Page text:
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    ABSTRACT: The cattle tick Boophilus microplus causes significant economic losses in cattle in the tropical areas of Central and South America. Acaricides are widely used to control tick infestations, with the consequent selection of tolerant and resistant subpopulations. Detoxifying enzymes, and esterases in particular, have been associated with organophosphate resistance in Mexican isolates of B. microplus ticks. Here, we present results of the biochemical detection of esterases and oxidases in 20 isolates of larvae and adult ticks and the effect of esterase and oxidase inhibitors on larvae and adult stages of the tick. Our results indicate the presence of significant differences both in vivo and in vitro between esterase and oxidase activities of OP-susceptible and OP-resistant isolates, even when samples were collected in the same area. The importance of such differences in regionalized integrated pest management and in the US Tick Eradication Program is discussed.
    Enperimental and Applied Acarology 01/2002; 28(1-4):265-71. DOI:10.1023/A:1025371105437 · 1.62 Impact Factor
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    ABSTRACT: The levels of resistance to two organophosphate acaricides, coumaphos and diazinon, in several Mexican strains of Boophilus microplus (Canestrini) were evaluated using the FAO larval packet test. Regression analysis of LC50 data revealed a significant cross-resistance pattern between those two acaricides. Metabolic mechanisms of resistance were investigated with synergist bioassays. Piperonyl butoxide (PBO) reduced coumaphos toxicity in susceptible strains, but synergized coumaphos toxicity in resistant strains. There was a significant correlation between PBO synergism ratios and the coumaphos resistance ratios. The results suggest that an enhanced cytochrome P450 monooxygenase (cytP450)-mediated detoxification mechanism may exist in the resistant strains, in addition to the cytP450-mediated metabolic pathway that activates coumaphos. PBO failed to synergize diazinon toxicity in resistant strains, suggesting the cytP450 involved in detoxification were specific. Triphenylphosphate (TPP) synergized toxicity of both acaricides in both susceptible and resistant strains, and there was no correlation between TPP synergism ratios and the LC50 estimates for either acaricide. Esterases may not play a major role in resistance to coumaphos and diazinon in those strains. Bioassays with diethyl maleate (DEM) revealed a significant correlation between DEM synergism ratios and LC50 estimates for diazinon, suggesting a possible role for glutathione S-transferases in diazinon detoxification. Resistance to coumaphos in the Mexican strains of B. microplus was likely to be conferred by both a cytP450-mediated detoxification mechanism described here and the mechanism of insensitive acetylcholinesterases reported elsewhere. The results of this study also underscore the potential risk of coumaphos resistance in B. microplus from Mexico to the U.S. cattle fever tick eradication program.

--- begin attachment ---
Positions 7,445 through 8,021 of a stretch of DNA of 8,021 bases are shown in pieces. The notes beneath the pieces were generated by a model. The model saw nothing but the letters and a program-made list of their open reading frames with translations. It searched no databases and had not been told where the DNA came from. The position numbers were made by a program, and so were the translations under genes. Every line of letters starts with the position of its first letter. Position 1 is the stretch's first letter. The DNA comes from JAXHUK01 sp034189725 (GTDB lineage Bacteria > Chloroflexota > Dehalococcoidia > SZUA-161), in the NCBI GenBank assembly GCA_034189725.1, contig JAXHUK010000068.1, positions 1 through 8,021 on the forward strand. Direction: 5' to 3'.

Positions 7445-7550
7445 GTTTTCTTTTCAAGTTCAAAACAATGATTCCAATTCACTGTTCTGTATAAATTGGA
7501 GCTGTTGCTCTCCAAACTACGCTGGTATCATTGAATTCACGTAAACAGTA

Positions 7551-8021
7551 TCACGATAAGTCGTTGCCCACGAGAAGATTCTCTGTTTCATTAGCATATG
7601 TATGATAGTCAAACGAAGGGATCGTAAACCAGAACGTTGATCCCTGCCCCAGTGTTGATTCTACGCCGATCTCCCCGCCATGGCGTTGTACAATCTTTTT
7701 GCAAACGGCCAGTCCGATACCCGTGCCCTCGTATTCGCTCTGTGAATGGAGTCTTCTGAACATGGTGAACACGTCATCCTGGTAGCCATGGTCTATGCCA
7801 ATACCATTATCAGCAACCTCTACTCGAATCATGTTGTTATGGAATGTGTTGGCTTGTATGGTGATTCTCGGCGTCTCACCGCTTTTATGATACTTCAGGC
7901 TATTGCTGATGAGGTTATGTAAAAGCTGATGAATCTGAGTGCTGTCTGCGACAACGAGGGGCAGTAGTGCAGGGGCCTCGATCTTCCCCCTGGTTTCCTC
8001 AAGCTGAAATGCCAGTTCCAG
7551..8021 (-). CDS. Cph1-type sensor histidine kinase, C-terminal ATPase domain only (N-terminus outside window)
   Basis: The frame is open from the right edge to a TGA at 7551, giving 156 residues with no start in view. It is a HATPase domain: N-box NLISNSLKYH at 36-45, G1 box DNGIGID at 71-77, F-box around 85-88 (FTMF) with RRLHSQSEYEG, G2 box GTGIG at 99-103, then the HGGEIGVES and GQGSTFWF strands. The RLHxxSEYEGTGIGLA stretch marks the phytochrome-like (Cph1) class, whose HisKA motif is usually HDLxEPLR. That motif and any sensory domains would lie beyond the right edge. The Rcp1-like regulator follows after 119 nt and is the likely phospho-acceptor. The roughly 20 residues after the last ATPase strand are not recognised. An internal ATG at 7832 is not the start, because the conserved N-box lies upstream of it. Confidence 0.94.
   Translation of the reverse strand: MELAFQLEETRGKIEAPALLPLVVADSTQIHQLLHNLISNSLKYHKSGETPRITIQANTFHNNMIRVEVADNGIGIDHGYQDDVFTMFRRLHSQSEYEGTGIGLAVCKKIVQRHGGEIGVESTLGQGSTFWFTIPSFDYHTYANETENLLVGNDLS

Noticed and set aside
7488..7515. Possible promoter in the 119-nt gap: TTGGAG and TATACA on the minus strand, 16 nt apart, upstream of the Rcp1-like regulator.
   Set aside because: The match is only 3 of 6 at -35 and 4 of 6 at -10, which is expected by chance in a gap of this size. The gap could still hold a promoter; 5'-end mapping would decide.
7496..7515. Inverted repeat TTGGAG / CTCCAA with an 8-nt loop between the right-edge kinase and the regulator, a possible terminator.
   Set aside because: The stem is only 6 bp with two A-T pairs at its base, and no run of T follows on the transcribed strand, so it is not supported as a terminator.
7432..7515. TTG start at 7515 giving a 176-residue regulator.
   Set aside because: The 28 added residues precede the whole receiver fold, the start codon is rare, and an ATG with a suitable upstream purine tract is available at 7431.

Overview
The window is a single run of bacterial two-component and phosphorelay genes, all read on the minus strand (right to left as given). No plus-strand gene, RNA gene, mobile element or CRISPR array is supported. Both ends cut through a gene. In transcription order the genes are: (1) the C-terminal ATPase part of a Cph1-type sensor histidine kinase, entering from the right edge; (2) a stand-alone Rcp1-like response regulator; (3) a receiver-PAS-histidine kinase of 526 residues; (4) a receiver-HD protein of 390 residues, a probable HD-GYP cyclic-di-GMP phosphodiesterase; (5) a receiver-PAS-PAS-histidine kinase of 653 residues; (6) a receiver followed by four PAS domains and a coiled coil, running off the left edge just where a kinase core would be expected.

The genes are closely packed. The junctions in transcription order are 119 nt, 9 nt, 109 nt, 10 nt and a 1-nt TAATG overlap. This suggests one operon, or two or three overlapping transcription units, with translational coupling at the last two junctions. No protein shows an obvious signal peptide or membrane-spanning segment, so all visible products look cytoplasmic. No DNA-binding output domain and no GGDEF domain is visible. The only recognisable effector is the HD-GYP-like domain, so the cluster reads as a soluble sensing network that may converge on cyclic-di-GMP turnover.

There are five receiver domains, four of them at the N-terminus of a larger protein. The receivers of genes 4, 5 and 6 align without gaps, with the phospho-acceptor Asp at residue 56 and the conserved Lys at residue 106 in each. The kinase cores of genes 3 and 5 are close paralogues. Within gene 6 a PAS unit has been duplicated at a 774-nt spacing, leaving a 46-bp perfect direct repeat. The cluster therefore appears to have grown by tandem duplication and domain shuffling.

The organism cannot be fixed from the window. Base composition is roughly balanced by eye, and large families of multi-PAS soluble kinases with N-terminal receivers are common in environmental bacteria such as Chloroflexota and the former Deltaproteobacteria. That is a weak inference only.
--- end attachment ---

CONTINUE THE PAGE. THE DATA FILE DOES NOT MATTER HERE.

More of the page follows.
Journal of Medical Entomology 08/2003; 40(4):482-90. DOI:10.1603/0022-2585-40.4.482 · 1.95 Impact Factor